>systems which may be reset without going through a "power up".  An I2C buss
>will not work properly as a shared resource!  Care must be taken in a
>multitasking system to allow one and only one task to control the buss.  A
>common pitfall is to attempt to control the buss in foreground and also
>allow access by an ISR.
>
>The Phillips data book titled "I2C Peripherals for Microcontrollers", 1992
>is an excellent reference.  I may be able to find code which issues the
>sequence of signals needed to resync the devices if your interested.
>
>Thanks,
>Jimmie



Jimmie,

Thanks for the information, I'll order the I2C data book ASAP. After the
recent comments from this list, I'm leaning towards I2C only. Now if I can
only get availibility.

Thanks,
craig

1996\08\28@154325 by Henry Carl Ott

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At 11:27 PM 8/27/96 -0400, you wrote:
----snip--------------
>Carl,
>
>I did actually look around immediately after I received your mail. The
>PCF8583 is not listed at the Philips site. It is however on various chip
>directories.
>Is this a new part?
>
>craig
>

Well, the 8583 part is listed in the 1992 Philips/Signetics data handbook
(which has been already mentioned as a good reference for I2C).
If you can't find it in the current data books/sites it might be
discontinued. It's certainly worth finding out, because it's handy part.
How big is your production run? If it's low I might be a able to point you
to a cheap surplus source of SMD PCF8583.

hope this helps...

carl

----------------------------------------------------------------
Henry Carl Ott   N2RVQ   | talk/chat  carlott@204.74.7.186
carlottspamKILLspaminterport.net    | http://www.interport.net/~carlott/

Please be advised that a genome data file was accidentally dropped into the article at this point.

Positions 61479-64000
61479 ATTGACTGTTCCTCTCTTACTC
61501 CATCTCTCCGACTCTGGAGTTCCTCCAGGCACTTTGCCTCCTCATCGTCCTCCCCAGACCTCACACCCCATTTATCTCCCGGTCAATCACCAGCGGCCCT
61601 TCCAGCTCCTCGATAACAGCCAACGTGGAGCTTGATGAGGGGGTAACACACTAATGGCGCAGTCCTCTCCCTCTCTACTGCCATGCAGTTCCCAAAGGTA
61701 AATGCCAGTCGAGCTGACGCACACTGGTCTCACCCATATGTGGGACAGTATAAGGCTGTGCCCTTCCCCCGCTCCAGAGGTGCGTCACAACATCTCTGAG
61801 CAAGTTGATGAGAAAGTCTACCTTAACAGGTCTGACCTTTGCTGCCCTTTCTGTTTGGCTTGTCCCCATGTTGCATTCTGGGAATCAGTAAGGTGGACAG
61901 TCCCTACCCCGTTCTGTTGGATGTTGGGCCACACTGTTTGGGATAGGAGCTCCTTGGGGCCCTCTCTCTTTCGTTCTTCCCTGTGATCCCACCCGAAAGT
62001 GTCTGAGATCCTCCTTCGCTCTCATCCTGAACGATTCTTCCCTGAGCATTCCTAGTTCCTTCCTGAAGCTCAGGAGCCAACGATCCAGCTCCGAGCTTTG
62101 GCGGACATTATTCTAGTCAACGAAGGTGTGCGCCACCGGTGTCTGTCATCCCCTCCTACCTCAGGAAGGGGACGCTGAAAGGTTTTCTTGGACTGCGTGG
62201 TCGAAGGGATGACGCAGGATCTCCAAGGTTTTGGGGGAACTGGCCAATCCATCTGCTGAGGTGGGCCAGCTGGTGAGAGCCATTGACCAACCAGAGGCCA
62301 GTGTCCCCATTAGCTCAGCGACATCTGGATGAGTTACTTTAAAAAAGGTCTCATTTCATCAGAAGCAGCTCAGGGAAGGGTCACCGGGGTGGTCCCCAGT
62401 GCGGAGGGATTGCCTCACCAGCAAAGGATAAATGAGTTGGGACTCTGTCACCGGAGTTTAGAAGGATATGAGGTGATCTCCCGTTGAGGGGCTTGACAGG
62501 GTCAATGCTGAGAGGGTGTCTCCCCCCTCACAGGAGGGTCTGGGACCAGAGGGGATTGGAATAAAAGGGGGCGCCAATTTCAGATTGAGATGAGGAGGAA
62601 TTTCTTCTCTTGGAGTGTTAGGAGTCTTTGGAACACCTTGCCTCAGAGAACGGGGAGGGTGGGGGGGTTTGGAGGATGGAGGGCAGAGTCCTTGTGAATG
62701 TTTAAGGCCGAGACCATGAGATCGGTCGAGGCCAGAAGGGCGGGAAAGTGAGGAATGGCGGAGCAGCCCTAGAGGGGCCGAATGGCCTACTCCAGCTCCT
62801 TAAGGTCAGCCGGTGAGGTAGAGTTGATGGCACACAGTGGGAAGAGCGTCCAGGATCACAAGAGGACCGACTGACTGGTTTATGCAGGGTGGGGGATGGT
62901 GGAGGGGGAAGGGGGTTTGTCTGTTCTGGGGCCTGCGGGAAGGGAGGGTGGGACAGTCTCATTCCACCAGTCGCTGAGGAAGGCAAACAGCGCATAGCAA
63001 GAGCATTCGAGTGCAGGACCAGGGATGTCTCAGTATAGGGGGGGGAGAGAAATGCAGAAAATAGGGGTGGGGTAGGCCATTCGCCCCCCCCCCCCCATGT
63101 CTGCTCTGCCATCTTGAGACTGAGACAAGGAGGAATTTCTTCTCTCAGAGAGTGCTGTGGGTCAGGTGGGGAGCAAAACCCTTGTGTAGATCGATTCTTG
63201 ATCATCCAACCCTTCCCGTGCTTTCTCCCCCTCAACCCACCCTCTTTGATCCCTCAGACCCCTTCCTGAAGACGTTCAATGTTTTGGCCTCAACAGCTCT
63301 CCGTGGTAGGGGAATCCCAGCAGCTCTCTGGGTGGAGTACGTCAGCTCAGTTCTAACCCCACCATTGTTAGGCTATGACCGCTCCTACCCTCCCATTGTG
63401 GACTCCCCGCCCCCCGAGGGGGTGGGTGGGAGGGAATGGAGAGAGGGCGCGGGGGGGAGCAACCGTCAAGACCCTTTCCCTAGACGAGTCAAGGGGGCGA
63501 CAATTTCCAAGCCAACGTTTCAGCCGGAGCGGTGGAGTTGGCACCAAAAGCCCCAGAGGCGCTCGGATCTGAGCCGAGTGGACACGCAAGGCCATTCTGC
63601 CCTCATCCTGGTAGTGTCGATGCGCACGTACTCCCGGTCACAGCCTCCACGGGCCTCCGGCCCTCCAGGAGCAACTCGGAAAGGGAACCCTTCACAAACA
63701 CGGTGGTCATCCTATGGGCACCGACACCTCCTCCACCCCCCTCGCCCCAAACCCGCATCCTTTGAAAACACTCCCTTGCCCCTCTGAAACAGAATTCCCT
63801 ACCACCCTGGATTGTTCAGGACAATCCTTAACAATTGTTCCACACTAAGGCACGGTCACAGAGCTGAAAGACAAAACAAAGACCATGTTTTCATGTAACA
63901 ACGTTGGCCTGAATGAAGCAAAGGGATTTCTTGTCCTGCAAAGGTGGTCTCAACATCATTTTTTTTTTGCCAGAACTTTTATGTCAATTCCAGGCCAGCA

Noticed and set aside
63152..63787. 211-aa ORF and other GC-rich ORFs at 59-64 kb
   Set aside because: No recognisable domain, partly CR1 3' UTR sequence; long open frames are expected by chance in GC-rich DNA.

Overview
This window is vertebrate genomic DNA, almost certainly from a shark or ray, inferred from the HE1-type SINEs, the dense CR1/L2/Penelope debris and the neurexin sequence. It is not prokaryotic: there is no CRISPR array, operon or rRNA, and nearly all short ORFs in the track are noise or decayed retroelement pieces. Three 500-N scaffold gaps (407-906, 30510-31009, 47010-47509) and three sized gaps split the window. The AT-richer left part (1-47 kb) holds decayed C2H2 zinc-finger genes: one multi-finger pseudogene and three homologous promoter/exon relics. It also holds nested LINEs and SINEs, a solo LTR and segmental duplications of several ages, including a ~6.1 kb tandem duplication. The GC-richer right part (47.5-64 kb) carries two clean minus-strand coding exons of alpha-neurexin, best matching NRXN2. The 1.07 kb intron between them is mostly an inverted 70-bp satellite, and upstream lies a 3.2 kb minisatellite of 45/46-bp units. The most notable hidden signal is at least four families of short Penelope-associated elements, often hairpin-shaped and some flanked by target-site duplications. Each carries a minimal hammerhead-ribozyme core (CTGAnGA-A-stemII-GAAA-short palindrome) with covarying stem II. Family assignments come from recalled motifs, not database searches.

----------------------------------------------------------------
"A day job...in an office? My worst nightmare!"-Ticknophobia

1996\08\28@174032 by Wireless Scientific

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At 3:43 PM 8/28/96, Henry Carl Ott wrote:
{Quote hidden}

The newest I2C databook is on the way. After it arrives, I'll verify that
8583 is still in production. Both Marshall and Newark have it listed.


Have you used it with a battery to keep time and NVRAM across power downs?

craig

1996\08\28@191522 by Henry Carl Ott

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At 05:46 PM 8/28/96 -0400, you wrote:
>>----snip--------------

>>
>>carl
>
>The newest I2C databook is on the way. After it arrives, I'll verify that
>8583 is still in production. Both Marshall and Newark have it listed.
>
>
>Have you used it with a battery to keep time and NVRAM across power downs?
>

Craig,

The actual project was battery powered to begin with. I used a 16c54 to
talk to the 8583 RTC and log switch closure events into a 93LC66. I wanted
EE storage so that data would be saved even with battery failure. On demand
the device would dump the logged data into a pc via the serial port. I only
used a couple of bytes of the 8583 SRAM as a sanity check to see if battery
power had ever failed. Everything ran on a 3volt lithium coin cell.
The fun part of the project was fitting the I2C code, the eeprom support,
and a small rs232 mini monitor routine into a 16c54. When I was done I had
broken a whole slew of programming rules, but I still had one program
location free.  I would have killed for two more levels in the hardware
stack. Don't ask why I used the parts I did, they were on the shelf.


And as a bonus to anybody else following this thread:

I have a quantity of SMD PCF8583 on the shelf collecting dust. If anyone
wants a couple (with crystals) send a SASE to the below snailmail address
and I'll drop them in the post. You are on your own for the data sheets.
The fine print: I'm doing this as a favor to experimenters on the pic
mailing list that might have trouble getting samples from the manufacturer.
So first come, first serve till I run out of the ones I set aside.

later...

carl

H. Carl Ott
22 Nixon Ave.
Staten Island, NY 10304-2210

1996\08\28@193220 by Robert Lunn

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>Many I2C devices do not have a reset line which would assure proper initial
>conditions.  These devices often depend on a "power up" to reset to initial
>conditions. It is prudent to issue a sequence of signals which would
>effectively abort any ongoing commands.  This is important in embedded
>systems which may be reset without going through a "power up".

       I have successfully run an I2C eeprom and a non-I2C LCD controller
       chip on the same clock/data lines.  There is no intrinsic reason
       this can't be done, as long as due attention is given to the
       generation of I2C start and stop states.

       However, the comments quoted above are correct.  You should never
       assume the state of the I2C component when you begin a transaction.

___Bob